A group in Philadelphia is building community and supporting one another to better enrich four youth programs. This collaboration is possible thanks to a grant from Mennonite Central Committee (MCC) for four Kingdom Builders Network (KBN) congregations and ministries as part of the “KBN Out of School Time Collaborative.”
What started in June of 2014 as a group of three has grown to support four programs: Abundant Life Academy (ALA), Crossroads Community Center (CCC), Orange Korner Arts (OKA) and Oxford Circle Christian Community Development Association (OCCCDA). All run summer camps and three of the four hold after school programs or clubs.
- Abundant Life Academy (ALA) in south Philadelphia develops leaders, evangelizes, provides academic assistance and offers a support structure for children of immigrants. Their summer camp program has 130 students.
- Crossroads Community Center (CCC) in north Philadelphia evangelizes, disciples and demonstrates the Gospel in word and deed. Their after school programming and summer outreach each have over 60 students in attendance.
- Orange Korner Arts (OKA) in north Philadelphia is a faith-based community arts program centered on providing high-quality arts education for youth and their families. Their after school program has around 50 students and their summer camp around 80 students.
- Oxford Circle Christian Community Development Association (OCCCDA) in northeast Philadelphia develops leaders within the community youth. Their after school program reaches up to 135 students while their summer camp hosts up to 100 students.
Each program receives a small grant to help where needed most. However, the greatest strength of the group lies in its collaborative nature, where leaders come together to encourage one another and exchange ideas.
Every month, leadership from ALA, CCC, OKA and OCCCDA gather for 2 to 3 hours to reflect and pray, which includes prayer for the families they minister to through their work. They also learn from each other as they share experiences, resources and knowledge. In addition, they seek to inspire change as they observe new ways of interacting and working with inner city children and youth.
Katie Gard, a summer camp coordinator at OCCCDA summer camp, believes the word sustainability best describes the Collaborative. “If it were not for MCC, I don’t know if I would still be here doing this three years in. There is a lot of burnout [in after school programs]. The Collaborative was the place that I could come and share my concerns as they related directly to my program. It helped me feel like I wasn’t alone in the work.”
“It’s been helpful to talk out things and have a moment of debriefing on life as a leader in a nonprofit organization,” says Lauren Nefesha Fisher, community arts director at OKA. The group gives leaders a chance to take a moment and step away from the day-to-day work to reflect and provide emotional support to their peers.
MCC photo/ChiChi Oguekwe
“You come back refreshed and renewed with new eyes, new thoughts and ideas… and a new hope for what you can do and for what you can see happen,” states Fisher.
Gard states, “Going into the [Collaborative] meetings at the end of a long work day I think, ‘Do I have time for this?’ But coming out of the meetings I realize the time was well worth it. The meetings kept me afloat so I could make it another month.”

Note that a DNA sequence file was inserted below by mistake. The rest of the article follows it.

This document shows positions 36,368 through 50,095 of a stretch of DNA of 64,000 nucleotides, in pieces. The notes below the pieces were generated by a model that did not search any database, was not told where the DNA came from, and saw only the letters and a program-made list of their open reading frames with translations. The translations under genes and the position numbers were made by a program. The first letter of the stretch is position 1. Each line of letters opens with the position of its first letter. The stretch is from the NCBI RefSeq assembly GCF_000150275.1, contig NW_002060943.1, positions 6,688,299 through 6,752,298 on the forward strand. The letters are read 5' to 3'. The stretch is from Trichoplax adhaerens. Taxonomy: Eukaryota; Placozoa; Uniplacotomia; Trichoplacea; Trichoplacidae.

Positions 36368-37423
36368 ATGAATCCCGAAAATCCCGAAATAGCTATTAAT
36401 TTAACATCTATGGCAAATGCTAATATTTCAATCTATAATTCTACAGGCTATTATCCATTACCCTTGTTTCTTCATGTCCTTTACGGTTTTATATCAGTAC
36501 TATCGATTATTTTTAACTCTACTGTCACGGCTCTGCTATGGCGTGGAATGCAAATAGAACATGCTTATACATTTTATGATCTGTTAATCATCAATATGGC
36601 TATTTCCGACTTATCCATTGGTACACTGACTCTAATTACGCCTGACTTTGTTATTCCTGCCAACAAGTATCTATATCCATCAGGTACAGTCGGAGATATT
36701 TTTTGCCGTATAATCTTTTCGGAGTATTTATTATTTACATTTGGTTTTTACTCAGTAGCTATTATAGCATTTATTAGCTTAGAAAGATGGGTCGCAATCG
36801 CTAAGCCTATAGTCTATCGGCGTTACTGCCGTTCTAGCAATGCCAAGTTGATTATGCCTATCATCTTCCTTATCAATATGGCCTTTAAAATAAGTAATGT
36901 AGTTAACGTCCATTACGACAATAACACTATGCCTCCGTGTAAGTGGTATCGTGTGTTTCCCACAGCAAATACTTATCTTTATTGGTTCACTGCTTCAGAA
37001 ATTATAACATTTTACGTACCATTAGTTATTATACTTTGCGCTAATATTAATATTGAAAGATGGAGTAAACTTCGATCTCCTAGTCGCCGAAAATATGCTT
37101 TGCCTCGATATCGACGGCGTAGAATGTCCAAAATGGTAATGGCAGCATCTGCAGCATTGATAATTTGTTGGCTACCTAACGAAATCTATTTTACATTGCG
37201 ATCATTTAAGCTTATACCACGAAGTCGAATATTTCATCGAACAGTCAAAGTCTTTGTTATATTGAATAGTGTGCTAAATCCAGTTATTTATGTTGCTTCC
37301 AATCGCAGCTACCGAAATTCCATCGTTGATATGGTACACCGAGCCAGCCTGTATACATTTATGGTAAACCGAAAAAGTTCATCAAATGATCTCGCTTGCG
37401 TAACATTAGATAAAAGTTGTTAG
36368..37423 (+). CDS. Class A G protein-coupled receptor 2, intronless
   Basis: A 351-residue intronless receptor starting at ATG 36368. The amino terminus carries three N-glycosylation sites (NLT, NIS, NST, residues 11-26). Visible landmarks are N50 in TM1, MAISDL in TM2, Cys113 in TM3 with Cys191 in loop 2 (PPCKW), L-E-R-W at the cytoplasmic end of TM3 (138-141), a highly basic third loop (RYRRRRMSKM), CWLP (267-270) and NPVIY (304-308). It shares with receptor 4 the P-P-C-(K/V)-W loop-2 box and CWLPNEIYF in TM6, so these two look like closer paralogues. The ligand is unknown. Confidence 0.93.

The Collaborative also spends time with each of the other programs in the network as they seek to learn from one another. These site visits offer ways to see how the programs function, analyzing both their strengths and weaknesses, while discussing how to replicate learnings in their own sites. Past visits revealed the importance of clarifying leadership and others have shown how to run an effective art class.
Over shared meals, the group also learns about ways they can incorporate new ideas into their programs. While a few of the sites were struggling with behavioral issues, MCC staff offered ways to incorporate restorative justice principles into their programs.
This new thinking led Gard to stress that every child is part of the community at OCCCDA summer camp. She explains that when a child misbehaves, there is brokenness or separation in the community. This led her to have the child apologize to the entire class and not just the teacher as the behavior affected everyone.
MCC photo/Diana Williams
But the Collaborative has shared more than just curriculum ideas and resources. The greatest impact has been on the spiritual formation of all of the leaders. Trust, vulnerability, sharing challenges and bearing one another’s burdens are part of every gathering. The leaders then replicate this meeting at their program sites with those they supervise and mentor.
“Bear one another’s burdens, and in this way you will fulfill the law of Christ.”
Daniel Lee, program coordinator at ALA, confirms, “Ministry can sometimes feel exhausting and lonely, but through the Collaborative I’m able to connect with people doing similar work. These relationships are the most life-giving part.”
“In the sharing of our ideas, petitions, questions, struggles and triumphs, we’ve shared ourselves. Having time together to encourage and pray for each other is both comforting and inspiring, allowing us to be better leaders in our programs,” states Lee.
The KBN Out of School Time Collaborative continues to support one another as they share God’s love and compassion for all children and youth while building up the Philadelphia community.